Thursday, April 13, 2006

Hi, it's me. I'm still as pissy as ever.

Did you miss me?

I didn't think so.

The whole theory of “paying your dues” is a bunch of crap. I thought, if I worked really hard to learn how to make “buildable” buildings; concentrating on details, and systems, that it would help me- one day- to become a GOOD DESIGNER. That plan was pointless. I will never be a designer, because I didn’t become one RIGHT OUT OF SCHOOL. Unfortunately, that depends on who you know; and I knew no one. Hence, I fell into the category: “Once a production person, always a production person.”

Why do I let this eat at me so much? I know this is a damn good job, and I should just shut up and do it- and do it well, as I am capable of. Perhaps even excel, a little.

Most days, I can picture myself being okay with what I do. I am hopeful that, with two properly working legs, I can begin to exercise away all this excess angst.


Every time I hear the designers next to me whine about how they should have a section of the office to themselves; creating a “Designers Only” Ivory Tower separate from the shit fields of Production, I get pissed off all over again. All I can think is, no matter what my performance reviews say, I will never get to design- because of this attitude. If you don’t walk in the front door as a Designer from Day One, you WILL NEVER BECOME ONE. Crossovers just don’t happen. There is no credibility established unless you had it when you arrived.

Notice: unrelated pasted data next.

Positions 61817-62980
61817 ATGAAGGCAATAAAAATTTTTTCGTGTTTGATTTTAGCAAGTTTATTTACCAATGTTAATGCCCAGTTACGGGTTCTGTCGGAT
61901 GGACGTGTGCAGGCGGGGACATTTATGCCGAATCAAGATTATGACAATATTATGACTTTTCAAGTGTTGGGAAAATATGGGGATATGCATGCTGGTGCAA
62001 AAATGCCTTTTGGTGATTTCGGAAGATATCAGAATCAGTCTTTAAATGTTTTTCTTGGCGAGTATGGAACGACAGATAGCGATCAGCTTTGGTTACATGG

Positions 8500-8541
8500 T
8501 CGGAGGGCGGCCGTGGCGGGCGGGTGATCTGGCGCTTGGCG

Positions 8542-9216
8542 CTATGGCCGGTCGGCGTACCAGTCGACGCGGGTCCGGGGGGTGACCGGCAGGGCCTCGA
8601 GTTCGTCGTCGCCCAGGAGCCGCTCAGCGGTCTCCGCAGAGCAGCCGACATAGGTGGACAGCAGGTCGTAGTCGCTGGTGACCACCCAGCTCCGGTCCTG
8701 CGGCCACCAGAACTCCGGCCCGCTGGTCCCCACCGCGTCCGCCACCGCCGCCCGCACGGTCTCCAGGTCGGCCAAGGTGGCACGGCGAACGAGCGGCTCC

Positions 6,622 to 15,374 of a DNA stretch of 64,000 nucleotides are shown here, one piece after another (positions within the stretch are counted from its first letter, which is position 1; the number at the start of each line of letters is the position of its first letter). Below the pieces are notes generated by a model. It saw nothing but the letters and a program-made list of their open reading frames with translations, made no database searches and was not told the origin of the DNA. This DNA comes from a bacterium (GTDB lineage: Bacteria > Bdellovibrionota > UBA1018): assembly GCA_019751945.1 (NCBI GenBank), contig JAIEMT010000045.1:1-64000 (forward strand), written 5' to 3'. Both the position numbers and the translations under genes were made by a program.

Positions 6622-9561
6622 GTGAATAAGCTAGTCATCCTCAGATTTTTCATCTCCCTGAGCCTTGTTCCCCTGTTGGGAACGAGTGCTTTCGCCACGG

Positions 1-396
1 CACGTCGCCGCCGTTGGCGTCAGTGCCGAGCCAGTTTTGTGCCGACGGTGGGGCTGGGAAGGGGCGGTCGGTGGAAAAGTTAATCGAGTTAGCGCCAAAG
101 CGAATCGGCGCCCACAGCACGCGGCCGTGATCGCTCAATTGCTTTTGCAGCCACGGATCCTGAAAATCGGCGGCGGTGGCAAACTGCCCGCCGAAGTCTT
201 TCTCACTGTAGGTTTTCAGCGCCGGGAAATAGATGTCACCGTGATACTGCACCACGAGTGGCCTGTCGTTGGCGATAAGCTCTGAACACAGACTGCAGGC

The Designers don’t want my shit-covered feet all over their Ivory Tower’s floor.

Maybe it would be better if they all moved to some remote corner of the building, after all. At least then I wouldn’t continue to harbor these stupid hopes, only to have them destroyed again by the designers’ separatist bitching sessions.

1 comment:

mel said...

architectural and engineering consultancies can be horrible places to work.

Can you change companies and swan in somewhere else as a designer? Reinvent yourself? Freelance from home? I know in the UK some architectual technicians can study and do hundreds of exams to become RIBA architects, but I don't know what the system is in US. Is it similar to engineering - do you have to be licensed? I'm waffling now so I'll shut up. Probably not helping.

BTW new blog is up now (I used to blog at typepad as einalem in case you can't place me)